Property investors warned about swimming pools when buying a home
During the summer months, properties with swimming pools prove very attractive for home buyers. However, investors need to take a more pragmatic approach to buying a home with a swimming pool.
Blogger: Rory O'Rourke, O’Rourke Realty Investments
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This is because one of the common mistakes that property investors can make when buying a home for rental purposes is to purchase one with a swimming pool.
A house with a swimming pool generally does not command significantly more rent than a similar property without a swimming pool yet the investor can be saddled with high maintenance costs associated with swimming pools.
Many investors have fallen into the trap of buying a house with a swimming pool because over the last decade there has been a major focus on outdoor living in the WA property market with property owners spending larger amounts of money on enhancing the outdoor living features of their homes.
This focus on lifestyle is encouraging more property buyers to purchase homes with swimming pools.
Unfortunately, people who are buying an investment property take this same emotional approach and believe that a home with a swimming pool is a good investment.
Historically, more property buyers tend to purchase homes with swimming pools during the hotter months because they look more appealing during this period of the year.
The financial reality is that property buyers are unlikely to recoup the additional money they paid for the swimming pool in the short term.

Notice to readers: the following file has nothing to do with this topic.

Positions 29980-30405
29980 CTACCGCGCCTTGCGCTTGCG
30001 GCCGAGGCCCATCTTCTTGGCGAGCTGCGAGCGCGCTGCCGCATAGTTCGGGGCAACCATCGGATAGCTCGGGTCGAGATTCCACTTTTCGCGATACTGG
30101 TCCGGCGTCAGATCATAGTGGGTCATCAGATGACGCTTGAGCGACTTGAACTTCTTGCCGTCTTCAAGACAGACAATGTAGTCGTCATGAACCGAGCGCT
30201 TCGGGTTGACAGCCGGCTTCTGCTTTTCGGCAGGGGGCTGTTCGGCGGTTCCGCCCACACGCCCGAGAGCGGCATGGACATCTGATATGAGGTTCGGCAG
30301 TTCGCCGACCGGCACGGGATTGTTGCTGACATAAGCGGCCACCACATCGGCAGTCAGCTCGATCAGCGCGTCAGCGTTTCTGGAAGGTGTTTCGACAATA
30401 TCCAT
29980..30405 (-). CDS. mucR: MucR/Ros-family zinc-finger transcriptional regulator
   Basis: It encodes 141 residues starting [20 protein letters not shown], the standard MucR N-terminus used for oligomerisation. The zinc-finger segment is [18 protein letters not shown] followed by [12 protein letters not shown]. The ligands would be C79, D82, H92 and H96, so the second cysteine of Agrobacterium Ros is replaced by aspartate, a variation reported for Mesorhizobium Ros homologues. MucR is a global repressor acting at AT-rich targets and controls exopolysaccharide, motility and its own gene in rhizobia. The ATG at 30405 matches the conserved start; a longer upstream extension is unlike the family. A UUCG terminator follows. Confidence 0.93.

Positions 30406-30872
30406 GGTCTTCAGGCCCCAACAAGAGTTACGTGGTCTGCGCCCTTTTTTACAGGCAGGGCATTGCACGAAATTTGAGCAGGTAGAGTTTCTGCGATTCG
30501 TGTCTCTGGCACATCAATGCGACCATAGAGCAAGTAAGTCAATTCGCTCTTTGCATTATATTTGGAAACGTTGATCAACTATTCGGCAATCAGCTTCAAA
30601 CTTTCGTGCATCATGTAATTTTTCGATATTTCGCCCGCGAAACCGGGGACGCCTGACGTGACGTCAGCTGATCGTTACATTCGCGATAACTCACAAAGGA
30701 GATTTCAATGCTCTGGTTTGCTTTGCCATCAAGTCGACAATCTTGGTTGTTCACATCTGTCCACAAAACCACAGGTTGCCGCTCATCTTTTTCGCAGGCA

This is because if they decide to sell the property after a short period of time, there will be as many buyers who do not want a swimming pool as those who want it.
For investors, the purchase of a home with a swimming pool can prove a financial headache. While swimming pools are attractive to some renters who have children, there are an equal amount of tenants who do not want a swimming pool.
In addition, the landlord has the problem of ensuring the swimming pool complies with all current Federal, State and Local Government regulations. They also have to pay the cost of regular local government inspections. Landlords also have to consider any public liability claims which may arise if someone is hurt using the swimming pool.
There is also the cost of maintaining the swimming pool. Swimming pool equipment needs to be regularly replaced and this can prove very expensive. For example, the cost of a swimming pool pump to purchase and install can be in excess of $1,000.00.
In addition, there are also the growing financial costs of paying for the water, maintenance, cleaning and chemicals associated with swimming pools. If you are buying an apartment in a complex which has a pool, then these costs can be shared. However, stand-alone property owners must carry the full costs.
Recent rises in government taxes and charges have put a squeeze on the cash flow of many landlords, so buying a home with a swimming pool needs to be treated with caution.
If you have just purchased a home with a swimming pool as an investor, then you should ensure that the contract states that the tenant is responsible for the cost of all water consumption associated with the property. In addition, you should also ensure that the weekly rent covers the cost of employing a swimming pool company who can regularly service the swimming pool.
However, if you are considering buying an investment property for the first time, you should consider buying a home in a good location that has features that appeal to all tenants. These features should include ducted air conditioning, a garage and good security.
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